2. Pingback: State of The Bay | TRANSPLVNT

  3. Rick

    I agree with the movement against aloha point locals, but it is a bit hypocritical for Chris to be against this localism but be OK with guys at his home spot dropping in on guys just to test them. Even if you’re new to a break if you wait your turn and don’t paddle-battle you shouldn’t be subject to ‘test’ drop-ins from locals. Yes Chris rips, and I give him a lot of credit for ignoring the bay boy in Hawaii, but you’d think that after being the subject of localism in Lunada he’d encourage localsim where action isn’t taken until someone steps out of line, rather than testing guys with the intent of kicking them out of the water by intimidation.

    1. DS Post author

      Hey Rick, thanks for the comment. It’s definitely a dicey situation. It’s really hard to determine a universal boundary line for what constitutes the surfing hierarchy at a given spot and when it is appropriate to challenge the hierarchy. Realistically, every single wave and surfer’s positioning presents a unique scenario where both parties need to assess a variety of factors, such as; seniority, positioning in relation to the peak, etc. It’s probably impossible to issue a blanket statement for how waves should be distributed. Although, it is clear that a different set of rules exist in Hawaii than anywhere else, justly or unjustly. It’s just a disgrace that these disagreements sometimes devolve into violence. It also undermines the entire purpose and the benefit that we all enjoy from the act of surfing. I know, from personal experience, that whenever I’ve been involved in arguments in the water, it has left me soured for quite a while. The whole thing is a bummer. It’ll be nice when Lunada Bay is free from the threat of violence and the dark cloud that is associated with it. It’s just a matter of time, even Rome fell.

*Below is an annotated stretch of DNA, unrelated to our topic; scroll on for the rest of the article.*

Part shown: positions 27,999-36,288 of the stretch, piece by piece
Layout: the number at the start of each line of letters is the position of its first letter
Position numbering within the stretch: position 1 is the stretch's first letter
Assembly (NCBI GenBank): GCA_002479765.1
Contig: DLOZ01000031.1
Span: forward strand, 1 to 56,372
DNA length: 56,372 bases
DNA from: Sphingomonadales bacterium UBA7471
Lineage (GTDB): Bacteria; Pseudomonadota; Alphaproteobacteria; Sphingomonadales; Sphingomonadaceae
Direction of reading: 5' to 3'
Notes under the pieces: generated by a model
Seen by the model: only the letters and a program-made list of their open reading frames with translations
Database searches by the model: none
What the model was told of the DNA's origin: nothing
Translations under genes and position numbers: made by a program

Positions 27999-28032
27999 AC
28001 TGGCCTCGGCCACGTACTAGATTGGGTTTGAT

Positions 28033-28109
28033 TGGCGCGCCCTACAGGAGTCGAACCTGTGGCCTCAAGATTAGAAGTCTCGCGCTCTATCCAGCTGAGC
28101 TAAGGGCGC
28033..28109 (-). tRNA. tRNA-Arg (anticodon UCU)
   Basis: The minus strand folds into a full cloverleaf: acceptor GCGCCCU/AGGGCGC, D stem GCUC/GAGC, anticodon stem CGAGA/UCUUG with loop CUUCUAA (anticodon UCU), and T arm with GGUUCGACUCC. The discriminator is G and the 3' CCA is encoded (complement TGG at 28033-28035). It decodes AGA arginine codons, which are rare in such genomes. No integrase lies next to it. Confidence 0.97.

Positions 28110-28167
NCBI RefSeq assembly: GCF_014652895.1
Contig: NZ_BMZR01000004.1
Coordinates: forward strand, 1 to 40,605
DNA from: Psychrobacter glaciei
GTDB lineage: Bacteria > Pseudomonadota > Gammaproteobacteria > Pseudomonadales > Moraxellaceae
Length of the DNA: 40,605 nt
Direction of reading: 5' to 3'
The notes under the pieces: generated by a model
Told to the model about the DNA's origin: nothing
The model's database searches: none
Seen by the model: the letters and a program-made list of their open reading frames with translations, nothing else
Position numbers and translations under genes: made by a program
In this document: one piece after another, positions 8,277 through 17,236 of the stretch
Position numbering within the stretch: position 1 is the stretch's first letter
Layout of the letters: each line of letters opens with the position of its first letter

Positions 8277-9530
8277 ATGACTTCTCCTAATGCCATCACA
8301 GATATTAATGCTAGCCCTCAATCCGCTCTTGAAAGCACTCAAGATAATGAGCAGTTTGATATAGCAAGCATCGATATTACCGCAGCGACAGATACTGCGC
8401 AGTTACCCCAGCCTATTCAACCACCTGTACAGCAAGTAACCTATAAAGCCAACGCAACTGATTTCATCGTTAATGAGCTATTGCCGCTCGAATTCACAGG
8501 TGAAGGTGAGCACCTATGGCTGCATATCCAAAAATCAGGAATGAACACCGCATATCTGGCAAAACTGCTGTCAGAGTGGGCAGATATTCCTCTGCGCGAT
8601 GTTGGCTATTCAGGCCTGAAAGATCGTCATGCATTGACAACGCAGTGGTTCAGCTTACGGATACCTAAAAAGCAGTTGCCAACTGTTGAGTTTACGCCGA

1. Chris

        In no way do I support the localism at Lunada Bay or any other surf spot. But Chris’ biggest enemy is himself. His emotional rant, in which he drops F-bombs every other word, make him sound like a raving lunatic at best and an ignorant child at worst. He says he’s fighting for Lunada to be open and people to be treated equally, but he was part of a culture of a localism. He also claims he doesn’t even know what racism is, yet he makes reference to being thrown in jail and raped by a “big, black nigger.” In fairness, this allegedly was in the context of a threat made by a Lunada local, but, if true, why even repeat something so offensive? Later in the interview Chris also mentions being raped in prison by a “big Mexican” and several times uses the term “white boys.” Doesn’t sound like a guy who has no concept of racism to me. Two minutes into Chris’ interview and it’s impossible to see his argument as anything short of hypocritical and offensive. I have no love for localism at Lunada or any other break, but much love for my fellow surfers of all races and creeds who show mutual respect.